How Long You Should Actually Be Staying In The Sun

If it feels winter has been especially long, you're probably craving a nice vacation that involves the sun and the sand. But while you deserve to spend time out at the park, the beach, or the pool, you still need to practice safe sun habits — and that means limiting your time out in the sun. 

Beyond its soothing warmth, being out in the sun can be good for your health, too. The sun's rays help our bodies synthesize vitamin D, and vitamin D serves you in important ways by supporting healthy bones and teeth, reducing the risks of certain diseases, and combatting depression. Vitamin D may also help with weight loss (via Healthline). But, staying in the sun for too long can impose certain risks such as sunburns, permanent skin damage, and skin cancer (via the United States Environmental Protection Agency (EPA).

So if getting vitamin D is a good thing, how do you manage those benefits against the real dangers of overexposing yourself? How long is too long to stay in the sun?

It's a balancing act

One thing to take into consideration when trying to figure out how long you should be staying out in the sun is the time of year. During the spring and summer, it takes only 10 to 20 minutes to absorb an optimal amount of vitamin D, whereas, in the wintertime, it could take nearly two hours to absorb the same amount (via Science Daily).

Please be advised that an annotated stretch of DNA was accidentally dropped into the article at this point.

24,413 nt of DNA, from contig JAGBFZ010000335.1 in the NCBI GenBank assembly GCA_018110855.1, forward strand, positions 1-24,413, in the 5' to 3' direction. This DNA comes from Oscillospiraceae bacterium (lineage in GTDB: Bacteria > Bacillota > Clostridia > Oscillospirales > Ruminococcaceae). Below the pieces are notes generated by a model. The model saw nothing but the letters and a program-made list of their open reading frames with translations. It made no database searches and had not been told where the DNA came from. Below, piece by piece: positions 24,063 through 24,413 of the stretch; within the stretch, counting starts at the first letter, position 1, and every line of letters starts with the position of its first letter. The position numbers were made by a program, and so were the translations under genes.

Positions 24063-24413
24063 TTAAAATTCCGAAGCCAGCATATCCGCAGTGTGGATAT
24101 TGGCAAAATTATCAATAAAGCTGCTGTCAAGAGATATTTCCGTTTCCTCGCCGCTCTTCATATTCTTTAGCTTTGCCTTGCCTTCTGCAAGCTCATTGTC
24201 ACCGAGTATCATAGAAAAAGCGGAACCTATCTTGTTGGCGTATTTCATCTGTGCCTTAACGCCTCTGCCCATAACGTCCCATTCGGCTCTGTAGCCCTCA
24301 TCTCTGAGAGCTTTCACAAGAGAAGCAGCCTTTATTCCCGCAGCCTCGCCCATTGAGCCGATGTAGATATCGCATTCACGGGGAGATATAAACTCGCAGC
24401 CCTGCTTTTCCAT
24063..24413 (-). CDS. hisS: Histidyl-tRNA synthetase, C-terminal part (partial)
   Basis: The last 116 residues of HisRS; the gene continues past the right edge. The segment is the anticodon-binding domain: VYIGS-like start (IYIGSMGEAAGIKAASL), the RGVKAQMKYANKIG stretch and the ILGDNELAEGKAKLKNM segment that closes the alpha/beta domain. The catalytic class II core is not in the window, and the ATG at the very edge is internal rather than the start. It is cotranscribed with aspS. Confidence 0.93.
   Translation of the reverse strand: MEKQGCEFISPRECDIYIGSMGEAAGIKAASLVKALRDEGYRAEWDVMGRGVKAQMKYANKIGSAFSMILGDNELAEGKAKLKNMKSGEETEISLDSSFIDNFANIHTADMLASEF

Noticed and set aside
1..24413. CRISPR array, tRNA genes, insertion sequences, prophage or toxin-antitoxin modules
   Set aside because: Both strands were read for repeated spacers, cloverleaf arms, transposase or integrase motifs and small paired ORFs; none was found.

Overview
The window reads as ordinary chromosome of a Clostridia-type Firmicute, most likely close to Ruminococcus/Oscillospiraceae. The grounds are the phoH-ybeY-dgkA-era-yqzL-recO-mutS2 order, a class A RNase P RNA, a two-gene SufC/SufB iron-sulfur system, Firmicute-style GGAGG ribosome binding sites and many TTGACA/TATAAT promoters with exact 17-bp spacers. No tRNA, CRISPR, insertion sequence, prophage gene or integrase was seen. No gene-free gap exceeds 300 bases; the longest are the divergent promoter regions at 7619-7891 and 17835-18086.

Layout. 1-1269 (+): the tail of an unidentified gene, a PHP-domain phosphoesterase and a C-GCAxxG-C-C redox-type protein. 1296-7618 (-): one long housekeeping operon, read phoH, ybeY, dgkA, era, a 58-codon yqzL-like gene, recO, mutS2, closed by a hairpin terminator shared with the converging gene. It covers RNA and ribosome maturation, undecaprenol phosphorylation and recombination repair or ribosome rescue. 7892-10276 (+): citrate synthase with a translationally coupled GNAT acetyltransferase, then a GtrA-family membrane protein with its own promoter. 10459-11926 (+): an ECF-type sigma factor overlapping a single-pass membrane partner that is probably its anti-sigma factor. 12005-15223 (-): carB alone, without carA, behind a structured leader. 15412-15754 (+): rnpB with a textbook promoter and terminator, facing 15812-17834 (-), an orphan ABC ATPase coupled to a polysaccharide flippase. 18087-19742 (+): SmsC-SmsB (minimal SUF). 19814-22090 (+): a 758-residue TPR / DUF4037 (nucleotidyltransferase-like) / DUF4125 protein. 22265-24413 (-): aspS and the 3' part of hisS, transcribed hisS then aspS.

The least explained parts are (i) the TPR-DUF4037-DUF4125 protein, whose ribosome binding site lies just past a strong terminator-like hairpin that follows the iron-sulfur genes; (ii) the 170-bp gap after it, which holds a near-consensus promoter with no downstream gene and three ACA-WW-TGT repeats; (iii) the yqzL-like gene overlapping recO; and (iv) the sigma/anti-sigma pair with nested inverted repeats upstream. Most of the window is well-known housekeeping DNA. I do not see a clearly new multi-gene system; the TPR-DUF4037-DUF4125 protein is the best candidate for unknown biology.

Another thing to consider when deciding how long you should stay in the sun is if your skin has low levels of melanin. If you don't have much melanin in your skin, you will burn more easily, and should therefore probably err on the side of caution and reduce the amount of time that you expose yourself to the sun (via the US National Library of Medicine).

If you see yourself staying out in the sun for more than 20 minutes a day, even if you are someone who tans, you should apply sunscreen with an SPF between 15 and 50 for what will be at least 90 percent protection against the damaging rays, and reapply every two hours (via Live Science). 

And don't worry too much about sunscreen mitigating the sun's benefits. According to Harvard Health Publishing, using sunscreen may not reduce your absorption of vitamin D.  However, if you are vitamin-D deficient and are concerned about overstaying your welcome under the rays, you can alternatively look to vitamin D-rich foods or supplements to give you a boost.